Poachers are not just decimating valuable fish stocks. Their unregulated use of damaging, and sometimes illegal, fishing practices is killing tens of thousands of seabirds, dolphins, sharks, and turtles each year, and wiping out delicate deep-sea corals and other habitats that are vital fish breeding grounds.
The good news is that some countries have already started to fight IUU fishing. Australia, South Africa, and France are increasing the surveillance of their southern waters, and chasing and apprehending poachers. The US, where it’s a federal offence to import or transport fish caught in violation of state and foreign law, also goes after poachers. Last year two men were jailed and fined US$5.9 million for smuggling lobster caught illegally in South Africa.
However, these efforts are being undermined by the current complicated jungle of multilateral treaties and agreements governing the High Seas -- the 64% of the ocean that lies outside of any nation’s jurisdiction -- and the failure of many countries to enforce, or even ratify, regional and international laws regarding fish stocks.
One of the biggest problems is so-called flags of convenience (FoC). Under existing laws governing the High Seas, the law of the flag state -- the country in which a vessel is registered -- applies. So if a country either hasn’t signed up to fishing agreements or doesn’t enforce them, then vessels flagged to that country are able to plunder the High Seas at will.
The problem doesn’t end with FoC countries. Many more countries either fail to restrict fishing companies from owning and operating FoC vessels or do not rigorously inspect FoC vessels landing at their ports -- including countries with some of the biggest fishing fleets such as the EU, Japan, Korea, and Taiwan. Governments are also currently not making citizens working on FoC vessels liable to national laws, which effectively allows pirates to break the laws of their country with impunity.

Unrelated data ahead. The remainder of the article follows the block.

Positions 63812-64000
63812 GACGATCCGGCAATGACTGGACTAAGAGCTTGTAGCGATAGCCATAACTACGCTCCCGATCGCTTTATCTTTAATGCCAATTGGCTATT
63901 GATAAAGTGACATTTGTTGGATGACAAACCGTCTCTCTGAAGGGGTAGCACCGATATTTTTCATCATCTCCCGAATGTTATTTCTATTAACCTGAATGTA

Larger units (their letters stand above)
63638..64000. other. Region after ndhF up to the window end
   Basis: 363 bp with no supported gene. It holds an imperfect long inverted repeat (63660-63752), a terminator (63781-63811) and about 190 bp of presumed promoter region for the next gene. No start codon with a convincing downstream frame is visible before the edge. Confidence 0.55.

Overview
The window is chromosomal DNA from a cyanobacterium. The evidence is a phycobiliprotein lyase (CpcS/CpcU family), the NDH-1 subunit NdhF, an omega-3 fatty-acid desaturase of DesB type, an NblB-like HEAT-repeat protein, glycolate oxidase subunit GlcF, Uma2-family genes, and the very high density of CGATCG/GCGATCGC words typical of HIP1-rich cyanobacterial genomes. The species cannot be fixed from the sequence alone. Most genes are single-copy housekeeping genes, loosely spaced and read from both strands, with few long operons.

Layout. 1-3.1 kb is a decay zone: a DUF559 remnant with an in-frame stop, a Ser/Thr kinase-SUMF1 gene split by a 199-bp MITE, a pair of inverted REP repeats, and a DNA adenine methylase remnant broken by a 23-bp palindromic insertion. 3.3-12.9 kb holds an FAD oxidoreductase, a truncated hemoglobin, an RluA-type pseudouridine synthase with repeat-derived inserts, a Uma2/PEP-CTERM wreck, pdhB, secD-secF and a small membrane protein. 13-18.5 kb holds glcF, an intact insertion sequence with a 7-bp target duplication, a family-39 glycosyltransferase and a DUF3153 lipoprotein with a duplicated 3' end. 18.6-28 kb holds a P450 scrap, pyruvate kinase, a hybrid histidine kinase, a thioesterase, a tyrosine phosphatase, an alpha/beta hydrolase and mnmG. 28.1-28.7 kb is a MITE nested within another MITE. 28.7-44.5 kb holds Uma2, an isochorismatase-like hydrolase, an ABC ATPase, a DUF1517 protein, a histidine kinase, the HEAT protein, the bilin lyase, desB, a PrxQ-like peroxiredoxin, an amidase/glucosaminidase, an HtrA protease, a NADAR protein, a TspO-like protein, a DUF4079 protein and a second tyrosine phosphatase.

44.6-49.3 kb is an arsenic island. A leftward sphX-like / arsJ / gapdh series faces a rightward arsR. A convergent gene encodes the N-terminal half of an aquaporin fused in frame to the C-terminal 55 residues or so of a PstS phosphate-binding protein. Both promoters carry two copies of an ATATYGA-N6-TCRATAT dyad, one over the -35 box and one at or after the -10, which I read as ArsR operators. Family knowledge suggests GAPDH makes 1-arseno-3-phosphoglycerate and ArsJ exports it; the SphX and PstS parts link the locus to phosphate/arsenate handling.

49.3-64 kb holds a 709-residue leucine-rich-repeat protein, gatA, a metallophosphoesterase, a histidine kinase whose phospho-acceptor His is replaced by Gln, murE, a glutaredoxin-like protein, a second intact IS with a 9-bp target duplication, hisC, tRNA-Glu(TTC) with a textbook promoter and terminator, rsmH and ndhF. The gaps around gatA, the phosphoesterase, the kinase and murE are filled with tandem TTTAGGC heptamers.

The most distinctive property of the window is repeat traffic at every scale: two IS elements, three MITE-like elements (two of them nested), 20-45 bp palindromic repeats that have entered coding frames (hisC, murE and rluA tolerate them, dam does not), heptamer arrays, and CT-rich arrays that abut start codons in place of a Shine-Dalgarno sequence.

Markets could also be more responsible in demanding legally caught fish. For example, as part of its efforts to manage toothfish fisheries, CCAMLR, the body responsible for fisheries in the Southern Ocean, has a catch documentation scheme to monitor toothfish trade. However, one of the largest importers of Patagonian toothfish, Canada, has not implemented this system.
Clearly, more needs to be done than simply chasing boats and prosecuting the few smugglers who are successfully tracked and caught. IUU fishing is so pervasive that a systematic, international approach is needed to prevent illegal activities at every point along the chain, from fishing to the market.
It’s time for countries to crack down on FoC vessels and to ratify and enforce international regulations such as the UN Convention on the Law of the Sea. Countries should also follow the lead of the US and make it a crime to break the fisheries laws of other nations. And customs agencies and retailers must vigorously ensure that the fish entering their country and markets is demonstrably legally caught.
If the world as a whole doesn’t act together to fight illegal fishing, we are set to lose a valuable natural resource that contributes to our food supply, economy, and health.
Dr. Claude Martin is the former director-general of WWF International, based in Gland, Switzerland.
Photo: The results of slash and burn style agricultural practices in a baobab grove in Madagascar. Credit: USAID.